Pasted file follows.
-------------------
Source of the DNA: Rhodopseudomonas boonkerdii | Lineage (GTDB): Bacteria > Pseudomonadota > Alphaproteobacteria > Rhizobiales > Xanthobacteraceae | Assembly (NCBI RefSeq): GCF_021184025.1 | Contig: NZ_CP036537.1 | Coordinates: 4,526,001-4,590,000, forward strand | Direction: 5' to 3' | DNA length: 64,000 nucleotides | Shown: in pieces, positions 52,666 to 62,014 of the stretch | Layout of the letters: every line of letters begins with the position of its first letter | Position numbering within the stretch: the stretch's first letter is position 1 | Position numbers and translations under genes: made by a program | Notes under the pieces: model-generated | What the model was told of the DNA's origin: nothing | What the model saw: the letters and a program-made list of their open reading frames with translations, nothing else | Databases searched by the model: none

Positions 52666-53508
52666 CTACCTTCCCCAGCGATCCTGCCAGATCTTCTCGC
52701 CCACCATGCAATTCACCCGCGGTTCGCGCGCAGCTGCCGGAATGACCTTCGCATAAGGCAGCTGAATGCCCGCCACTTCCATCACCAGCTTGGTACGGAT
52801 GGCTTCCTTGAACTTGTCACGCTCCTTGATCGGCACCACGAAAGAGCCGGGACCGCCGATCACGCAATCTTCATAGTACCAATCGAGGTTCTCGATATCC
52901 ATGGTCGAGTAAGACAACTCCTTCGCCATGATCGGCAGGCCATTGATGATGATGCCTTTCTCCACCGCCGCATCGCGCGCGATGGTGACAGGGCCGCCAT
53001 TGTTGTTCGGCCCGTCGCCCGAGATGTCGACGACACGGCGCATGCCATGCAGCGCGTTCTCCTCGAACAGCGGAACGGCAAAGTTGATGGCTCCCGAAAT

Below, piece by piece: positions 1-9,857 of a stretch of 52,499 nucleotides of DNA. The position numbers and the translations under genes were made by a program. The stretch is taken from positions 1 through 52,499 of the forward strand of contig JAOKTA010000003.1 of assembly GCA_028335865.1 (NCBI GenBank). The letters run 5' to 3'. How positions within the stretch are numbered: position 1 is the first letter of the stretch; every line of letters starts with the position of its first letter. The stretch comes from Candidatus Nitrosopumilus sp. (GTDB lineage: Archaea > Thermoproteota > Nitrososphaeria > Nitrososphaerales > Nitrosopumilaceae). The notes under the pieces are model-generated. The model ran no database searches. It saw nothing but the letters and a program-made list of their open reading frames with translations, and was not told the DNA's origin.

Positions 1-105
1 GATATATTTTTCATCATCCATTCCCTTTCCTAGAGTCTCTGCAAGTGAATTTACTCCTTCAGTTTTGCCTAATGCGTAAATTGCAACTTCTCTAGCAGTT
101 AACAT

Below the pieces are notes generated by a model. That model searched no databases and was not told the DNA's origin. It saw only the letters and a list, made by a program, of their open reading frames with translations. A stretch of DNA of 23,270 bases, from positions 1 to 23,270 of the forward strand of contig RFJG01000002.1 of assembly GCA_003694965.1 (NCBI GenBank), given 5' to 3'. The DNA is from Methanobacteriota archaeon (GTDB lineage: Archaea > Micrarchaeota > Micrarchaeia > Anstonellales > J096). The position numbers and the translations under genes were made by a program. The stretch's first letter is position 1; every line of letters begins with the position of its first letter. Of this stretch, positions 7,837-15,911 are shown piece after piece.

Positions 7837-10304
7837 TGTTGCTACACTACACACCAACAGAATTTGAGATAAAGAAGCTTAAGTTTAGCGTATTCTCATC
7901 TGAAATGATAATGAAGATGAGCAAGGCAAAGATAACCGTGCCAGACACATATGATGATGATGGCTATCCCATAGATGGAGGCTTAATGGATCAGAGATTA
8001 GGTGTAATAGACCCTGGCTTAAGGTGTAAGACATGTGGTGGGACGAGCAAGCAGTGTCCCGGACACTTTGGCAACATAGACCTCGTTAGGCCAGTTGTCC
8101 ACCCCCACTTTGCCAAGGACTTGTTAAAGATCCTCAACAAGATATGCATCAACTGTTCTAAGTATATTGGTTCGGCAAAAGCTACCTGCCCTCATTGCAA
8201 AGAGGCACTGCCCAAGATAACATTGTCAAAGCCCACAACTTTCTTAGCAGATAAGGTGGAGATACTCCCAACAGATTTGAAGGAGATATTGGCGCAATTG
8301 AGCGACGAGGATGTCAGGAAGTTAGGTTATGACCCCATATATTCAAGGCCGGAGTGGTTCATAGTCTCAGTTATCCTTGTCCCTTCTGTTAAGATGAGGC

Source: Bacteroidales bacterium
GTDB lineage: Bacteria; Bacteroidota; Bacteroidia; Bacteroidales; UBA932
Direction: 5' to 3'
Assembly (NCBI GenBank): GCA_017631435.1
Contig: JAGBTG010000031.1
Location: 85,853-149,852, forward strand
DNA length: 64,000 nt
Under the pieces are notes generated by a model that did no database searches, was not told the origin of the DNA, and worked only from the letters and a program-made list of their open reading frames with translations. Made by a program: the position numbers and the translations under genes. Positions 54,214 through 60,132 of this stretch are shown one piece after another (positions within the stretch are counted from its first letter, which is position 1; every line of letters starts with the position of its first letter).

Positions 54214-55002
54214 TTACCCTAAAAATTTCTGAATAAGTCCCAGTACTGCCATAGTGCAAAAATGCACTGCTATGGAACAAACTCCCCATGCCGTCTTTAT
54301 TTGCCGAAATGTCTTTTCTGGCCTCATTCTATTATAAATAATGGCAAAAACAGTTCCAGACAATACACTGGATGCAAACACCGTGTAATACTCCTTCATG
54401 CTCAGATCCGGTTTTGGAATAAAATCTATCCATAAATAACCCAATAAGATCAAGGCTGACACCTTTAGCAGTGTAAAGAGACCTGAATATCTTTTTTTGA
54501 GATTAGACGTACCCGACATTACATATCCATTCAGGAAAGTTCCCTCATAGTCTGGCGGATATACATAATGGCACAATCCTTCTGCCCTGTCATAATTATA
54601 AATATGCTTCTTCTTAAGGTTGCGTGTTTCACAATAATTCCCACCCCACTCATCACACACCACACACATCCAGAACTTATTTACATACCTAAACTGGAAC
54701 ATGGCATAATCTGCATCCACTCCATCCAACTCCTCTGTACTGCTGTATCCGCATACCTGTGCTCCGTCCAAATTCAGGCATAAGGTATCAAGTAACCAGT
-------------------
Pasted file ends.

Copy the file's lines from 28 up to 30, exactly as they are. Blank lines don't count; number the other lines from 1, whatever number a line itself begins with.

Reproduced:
Positions 54214-55002
54214 TTACCCTAAAAATTTCTGAATAAGTCCCAGTACTGCCATAGTGCAAAAATGCACTGCTATGGAACAAACTCCCCATGCCGTCTTTAT
54301 TTGCCGAAATGTCTTTTCTGGCCTCATTCTATTATAAATAATGGCAAAAACAGTTCCAGACAATACACTGGATGCAAACACCGTGTAATACTCCTTCATG